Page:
3 Matching Annotations
  1. Jun 2019
    1. When we eat at night, our blood glucose, HbA1c and insulin levels increase more and say elevated longer than when we eat earlier in the day, which can result in an elevated risk of type 2 diabetes over time.

      The way this is worded is distracting because (so far as I understand) HbA1c doesn't fluctuate anywhere near as quickly as blood glucose and insulin.

  2. Apr 2019
    1. Klotho-deficient mice have accelerated aging phenotypes, whereas overexpression of Klotho in mice extends lifespan. Klotho is an anti-aging single-pass membrane protein predominantly produced in the kidney, with shedding of the amino-terminal extracellular domain into the systemic circulation. Circulating levels of soluble Klotho decrease with age, and the klotho gene is associated with increased risk of age-related diseases. The three forms of Klotho protein have distinct functions. Membrane Klotho forms a complex with fibroblast growth factor (FGF) receptors, functions as an obligatory co-receptor for FGF23, which is involved in aging and the development of chronic diseases via regulation of Pi and vitamin D metabolism. Secreted Klotho functions as a humoral factor with pleiotropic activities including regulation of oxidative stress, growth factor signaling, and ion homeostasis. Secreted Klotho is also involved in organ protection. The intracellular form of Klotho suppresses inflammation-mediated cellular senescence and mineral metabolism. Herein we provide a brief overview of the structure and function and recent research about Klotho.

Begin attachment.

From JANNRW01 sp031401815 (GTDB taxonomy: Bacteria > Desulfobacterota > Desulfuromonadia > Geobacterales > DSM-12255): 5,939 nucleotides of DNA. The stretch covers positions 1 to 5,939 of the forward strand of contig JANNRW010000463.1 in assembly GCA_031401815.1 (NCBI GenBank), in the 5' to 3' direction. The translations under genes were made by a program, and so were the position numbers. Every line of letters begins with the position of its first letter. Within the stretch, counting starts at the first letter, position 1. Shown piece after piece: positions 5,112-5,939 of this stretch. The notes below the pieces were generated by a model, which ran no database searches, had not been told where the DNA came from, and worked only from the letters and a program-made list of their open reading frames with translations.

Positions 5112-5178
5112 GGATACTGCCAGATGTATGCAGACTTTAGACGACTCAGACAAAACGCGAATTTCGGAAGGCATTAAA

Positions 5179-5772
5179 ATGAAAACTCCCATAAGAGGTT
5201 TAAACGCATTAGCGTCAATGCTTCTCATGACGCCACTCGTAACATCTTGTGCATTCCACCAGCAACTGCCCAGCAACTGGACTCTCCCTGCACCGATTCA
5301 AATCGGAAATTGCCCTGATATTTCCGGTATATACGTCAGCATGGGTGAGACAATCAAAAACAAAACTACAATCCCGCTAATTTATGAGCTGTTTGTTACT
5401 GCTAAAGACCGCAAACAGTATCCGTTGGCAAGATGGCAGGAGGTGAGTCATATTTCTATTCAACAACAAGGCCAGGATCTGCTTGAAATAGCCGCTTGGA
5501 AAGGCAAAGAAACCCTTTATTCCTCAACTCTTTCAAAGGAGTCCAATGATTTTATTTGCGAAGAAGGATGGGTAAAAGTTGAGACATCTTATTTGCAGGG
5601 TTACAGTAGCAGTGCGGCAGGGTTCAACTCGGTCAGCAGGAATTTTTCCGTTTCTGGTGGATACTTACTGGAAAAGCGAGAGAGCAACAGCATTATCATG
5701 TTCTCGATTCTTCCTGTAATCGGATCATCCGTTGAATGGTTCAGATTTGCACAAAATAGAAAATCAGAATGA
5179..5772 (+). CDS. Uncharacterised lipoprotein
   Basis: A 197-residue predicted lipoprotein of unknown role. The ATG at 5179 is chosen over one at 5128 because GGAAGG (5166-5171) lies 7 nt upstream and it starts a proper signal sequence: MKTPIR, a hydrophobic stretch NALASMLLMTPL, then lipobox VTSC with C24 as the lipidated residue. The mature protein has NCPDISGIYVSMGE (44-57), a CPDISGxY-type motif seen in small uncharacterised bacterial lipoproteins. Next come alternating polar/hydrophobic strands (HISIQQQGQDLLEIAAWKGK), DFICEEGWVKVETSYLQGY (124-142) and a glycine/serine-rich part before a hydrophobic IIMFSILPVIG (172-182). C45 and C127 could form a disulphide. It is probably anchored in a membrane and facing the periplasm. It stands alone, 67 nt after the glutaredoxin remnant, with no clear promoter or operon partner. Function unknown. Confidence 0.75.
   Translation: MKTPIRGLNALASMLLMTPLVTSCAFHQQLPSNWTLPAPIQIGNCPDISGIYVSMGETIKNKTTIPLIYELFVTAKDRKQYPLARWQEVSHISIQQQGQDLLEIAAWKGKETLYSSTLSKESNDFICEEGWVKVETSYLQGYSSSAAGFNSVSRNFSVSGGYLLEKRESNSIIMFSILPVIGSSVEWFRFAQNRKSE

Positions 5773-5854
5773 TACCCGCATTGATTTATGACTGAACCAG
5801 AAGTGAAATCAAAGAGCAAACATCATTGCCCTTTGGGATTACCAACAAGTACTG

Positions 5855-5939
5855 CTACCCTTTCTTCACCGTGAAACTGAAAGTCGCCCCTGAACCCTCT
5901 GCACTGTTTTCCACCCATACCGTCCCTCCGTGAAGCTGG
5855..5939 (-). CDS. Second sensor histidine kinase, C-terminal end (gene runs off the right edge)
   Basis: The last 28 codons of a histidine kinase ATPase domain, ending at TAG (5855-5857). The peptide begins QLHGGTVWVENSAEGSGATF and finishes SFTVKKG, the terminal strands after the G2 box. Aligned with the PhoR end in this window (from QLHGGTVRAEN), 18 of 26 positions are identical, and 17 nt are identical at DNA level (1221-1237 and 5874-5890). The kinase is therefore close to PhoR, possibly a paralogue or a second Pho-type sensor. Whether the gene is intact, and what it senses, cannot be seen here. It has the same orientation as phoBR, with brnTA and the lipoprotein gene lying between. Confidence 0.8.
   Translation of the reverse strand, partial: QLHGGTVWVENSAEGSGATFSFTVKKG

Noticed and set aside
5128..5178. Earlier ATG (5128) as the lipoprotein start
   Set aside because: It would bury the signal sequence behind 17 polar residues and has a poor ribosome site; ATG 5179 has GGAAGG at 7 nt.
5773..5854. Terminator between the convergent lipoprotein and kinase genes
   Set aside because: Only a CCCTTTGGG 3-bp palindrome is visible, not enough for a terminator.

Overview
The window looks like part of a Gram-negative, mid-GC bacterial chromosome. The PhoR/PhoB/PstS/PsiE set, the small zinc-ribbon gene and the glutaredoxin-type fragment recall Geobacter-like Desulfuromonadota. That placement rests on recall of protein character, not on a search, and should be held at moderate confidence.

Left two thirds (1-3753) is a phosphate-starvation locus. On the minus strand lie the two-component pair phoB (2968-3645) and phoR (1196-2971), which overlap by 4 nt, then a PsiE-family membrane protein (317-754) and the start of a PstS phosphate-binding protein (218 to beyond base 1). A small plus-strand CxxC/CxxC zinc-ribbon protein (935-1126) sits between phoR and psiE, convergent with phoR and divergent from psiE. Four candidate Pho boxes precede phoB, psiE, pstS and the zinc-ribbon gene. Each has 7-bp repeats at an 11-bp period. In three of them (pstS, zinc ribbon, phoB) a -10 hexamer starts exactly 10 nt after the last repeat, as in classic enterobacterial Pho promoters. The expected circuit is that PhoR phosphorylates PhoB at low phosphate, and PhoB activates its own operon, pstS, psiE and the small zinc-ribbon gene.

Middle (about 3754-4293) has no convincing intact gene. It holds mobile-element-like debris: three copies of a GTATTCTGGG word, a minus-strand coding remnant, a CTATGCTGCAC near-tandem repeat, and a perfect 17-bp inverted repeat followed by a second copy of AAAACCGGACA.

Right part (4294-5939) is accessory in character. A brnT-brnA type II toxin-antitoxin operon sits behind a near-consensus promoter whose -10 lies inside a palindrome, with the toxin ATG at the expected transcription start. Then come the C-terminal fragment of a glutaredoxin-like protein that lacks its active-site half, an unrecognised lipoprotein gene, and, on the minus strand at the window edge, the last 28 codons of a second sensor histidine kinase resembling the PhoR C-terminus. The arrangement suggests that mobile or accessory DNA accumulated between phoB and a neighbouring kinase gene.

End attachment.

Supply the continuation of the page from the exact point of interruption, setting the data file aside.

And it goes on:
3. Jan 2019
    1. Adipose tissue is no longer considered to be an inert tissue that stores fat. This tissue is capable of expanding to accommodate increased lipids through hypertrophy of existing adipocytes and by initiating differentiation of pre-adipocytes. Adipose tissue metabolism exerts an impact on whole-body metabolism. As an endocrine organ, adipose tissue is responsible for the synthesis and secretion of several hormones. These are active in a range of processes, such as control of nutritional intake (leptin, angiotensin), control of sensitivity to insulin and inflammatory process mediators (tumor necrosis factor α (TNF-α), interleukin-6 (IL-6), resistin, visfatin, adiponectin, among others) and pathways (plasminogen activator inhibitor 1 (PAI-1) and acylation stimulating protein (ASP) for example). This paper reviews some of the biochemical and metabolic aspects of adipose tissue and its relationship to inflammatory disease and insulin resistance.